Relation between signal processing and control systems engineering?

Control systems engineering and Digital signal processing are both important courses/subjects of electrical engineering But how these two subjects/courses are related to each other??

Also please kindly let me know,what are some recommended resources (books, tutorials, lectures, etc.) on control systems engineering, and how to begin working with it on a technical level?

• the one time i did anything related to Controls that i got paid for was once i designed an Asynchronous Sample Rate Converter with an old SHArC (v 0.6 silicon) back in the 90s. there was a sorta servo-mechanism involved with adjusting the sample-rate ratio so that the pointer (with a fractional component to the pointer) to the samples going out would trail the pointer of the samples coming in by a constant delay amount. – robert bristow-johnson Sep 30 at 16:31
• i am opposed to closing the question. – robert bristow-johnson Sep 30 at 18:46

There is a lot of overlap but some differences in emphasis. Control Engineering is also older than DSP. If you have a traditional EE education, you don’t really make much of a distinction.

State variables are the more typical perspective in Controls. The first edition of Oppenheim and Schafer 1975, had a chapter on state variables, but they dropped it over the years. You need to understand state variables to do Kalman Filtering which is an area of overlap. Linear Estimation and Linear Controls are duals of each-other.

I would also say that hybrid continuous/discrete time systems are more common in Controls but there are many examples for DSP as well.

DSP is almost always done on uniform sampling. State Variables can work with nonuniform sampling as well.

I’ve never heard of anti causal Control System but forward backward filtering in time is common in DSP. Controls are inherently causal. The one sided Laplace transform is more common in controls.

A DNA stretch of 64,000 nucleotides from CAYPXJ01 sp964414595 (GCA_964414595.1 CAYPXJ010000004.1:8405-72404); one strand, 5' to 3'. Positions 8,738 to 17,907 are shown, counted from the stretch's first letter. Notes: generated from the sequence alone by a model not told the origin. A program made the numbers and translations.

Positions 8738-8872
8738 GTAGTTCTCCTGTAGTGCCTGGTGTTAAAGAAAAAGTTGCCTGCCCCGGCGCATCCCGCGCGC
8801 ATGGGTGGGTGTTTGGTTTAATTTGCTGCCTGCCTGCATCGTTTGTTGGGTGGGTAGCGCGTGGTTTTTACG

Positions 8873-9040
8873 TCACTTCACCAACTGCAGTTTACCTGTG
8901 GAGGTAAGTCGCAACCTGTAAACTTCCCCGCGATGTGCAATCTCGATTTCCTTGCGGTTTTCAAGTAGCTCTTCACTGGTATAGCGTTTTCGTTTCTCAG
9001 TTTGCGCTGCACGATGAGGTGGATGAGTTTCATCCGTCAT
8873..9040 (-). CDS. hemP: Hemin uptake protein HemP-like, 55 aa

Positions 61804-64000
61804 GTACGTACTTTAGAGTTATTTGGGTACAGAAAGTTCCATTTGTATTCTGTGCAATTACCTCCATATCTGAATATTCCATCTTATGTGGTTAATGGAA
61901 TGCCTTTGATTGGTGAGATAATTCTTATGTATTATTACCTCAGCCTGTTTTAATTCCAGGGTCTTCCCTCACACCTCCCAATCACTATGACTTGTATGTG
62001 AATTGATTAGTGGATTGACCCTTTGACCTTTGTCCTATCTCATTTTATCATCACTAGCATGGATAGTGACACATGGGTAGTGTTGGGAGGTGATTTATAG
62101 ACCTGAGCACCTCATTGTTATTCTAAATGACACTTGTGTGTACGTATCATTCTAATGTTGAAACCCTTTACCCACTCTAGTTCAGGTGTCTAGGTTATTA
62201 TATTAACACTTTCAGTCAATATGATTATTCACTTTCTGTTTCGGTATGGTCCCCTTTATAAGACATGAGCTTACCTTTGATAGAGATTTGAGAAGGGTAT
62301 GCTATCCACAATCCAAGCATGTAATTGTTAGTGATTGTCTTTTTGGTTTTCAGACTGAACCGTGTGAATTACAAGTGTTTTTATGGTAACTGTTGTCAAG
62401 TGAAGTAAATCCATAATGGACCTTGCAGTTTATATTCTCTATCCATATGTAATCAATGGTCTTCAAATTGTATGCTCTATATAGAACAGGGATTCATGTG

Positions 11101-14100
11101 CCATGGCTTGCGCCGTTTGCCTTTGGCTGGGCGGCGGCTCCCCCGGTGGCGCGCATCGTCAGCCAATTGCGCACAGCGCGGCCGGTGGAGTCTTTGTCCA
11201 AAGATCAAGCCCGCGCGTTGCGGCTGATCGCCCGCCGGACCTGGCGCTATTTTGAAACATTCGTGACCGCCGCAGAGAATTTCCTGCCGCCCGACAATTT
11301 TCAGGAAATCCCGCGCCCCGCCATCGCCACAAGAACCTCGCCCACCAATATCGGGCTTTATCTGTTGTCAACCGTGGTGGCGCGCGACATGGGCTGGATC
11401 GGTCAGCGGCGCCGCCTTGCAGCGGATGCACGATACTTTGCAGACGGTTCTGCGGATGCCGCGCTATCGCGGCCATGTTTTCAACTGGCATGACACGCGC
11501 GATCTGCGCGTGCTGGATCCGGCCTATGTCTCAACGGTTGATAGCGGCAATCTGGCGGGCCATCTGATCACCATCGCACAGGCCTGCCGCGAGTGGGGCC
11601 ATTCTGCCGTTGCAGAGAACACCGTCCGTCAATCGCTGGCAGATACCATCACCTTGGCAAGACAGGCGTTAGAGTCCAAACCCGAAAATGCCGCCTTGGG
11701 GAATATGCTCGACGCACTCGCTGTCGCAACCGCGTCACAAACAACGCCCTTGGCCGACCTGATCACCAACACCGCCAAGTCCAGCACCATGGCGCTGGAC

Stability in feed back loops is important in both areas. An advanced control systems class will cover topics like Lyaponov stability. You typically don’t see that covered in DSP but there are DSP papers that use that technique.

Control Theory shows up in mechanical engineering. DSP shows up in finance. There is a-lot of both in robotics which also uses computer vision.

In RADAR, waveforms and filtering are more DSP at the front end, but the tracking systems at the back end are more Controls like.

If I had to use a single word to describe each.

Controls: feed back

Signal Processing: sensing

or maybe using a phrase

Controls: in-the-present

DSP: in-the-groove

• State variables are the more typical perspective in Controls. It does depend on where you're working. More typical in academia, and also in aerospace where it's the only way to get stability. In industry though you're way more likely to see classical control with PIDs. – Graham Oct 1 at 10:40
• @Graham Yes but in the more complicated systems that leak signals back and forth, in one particular case heaters and sensors to establish temperatures, I had to put in PID's at a cost in performance so that less skillful people could maintain it. Typically, excepting finite identifiable poles/zeros, more elaborate control systems improve performance. – rrogers Oct 1 at 20:38
• what do you mean by phrase"in-the-groove"?? – abtj Oct 2 at 5:25
• @rrogers They may perform better, sure, but that performance improvement may not be significant, especially compared to the cost of training to understand it. That's why we still use PIDs. I've been doing real-time embedded control software for 25 years now, and thinking back i wouldn't need both hands to count the number of engineers I've known who really fully understood state-space. (I'm not on that list BTW! ;) And I wouldn't need any hands to count the systems I worked on which used it. – Graham Oct 2 at 7:55
• in the groove. think edison – Stanley Pawlukiewicz Oct 2 at 10:14

I did my signal processing Ph.D. in a control systems department. My take is that signal processing is open loop; control systems close the loop.

Apart from that, the mathematics behind both are very similar. It's the applications that are generally very different.

• Closing or voting down this question wouldn't be a positive action because this question is about seeking knowledge and this knowledge is related to DSP as somehow there is relation between control systems engineering and DSP – abtj Sep 30 at 15:59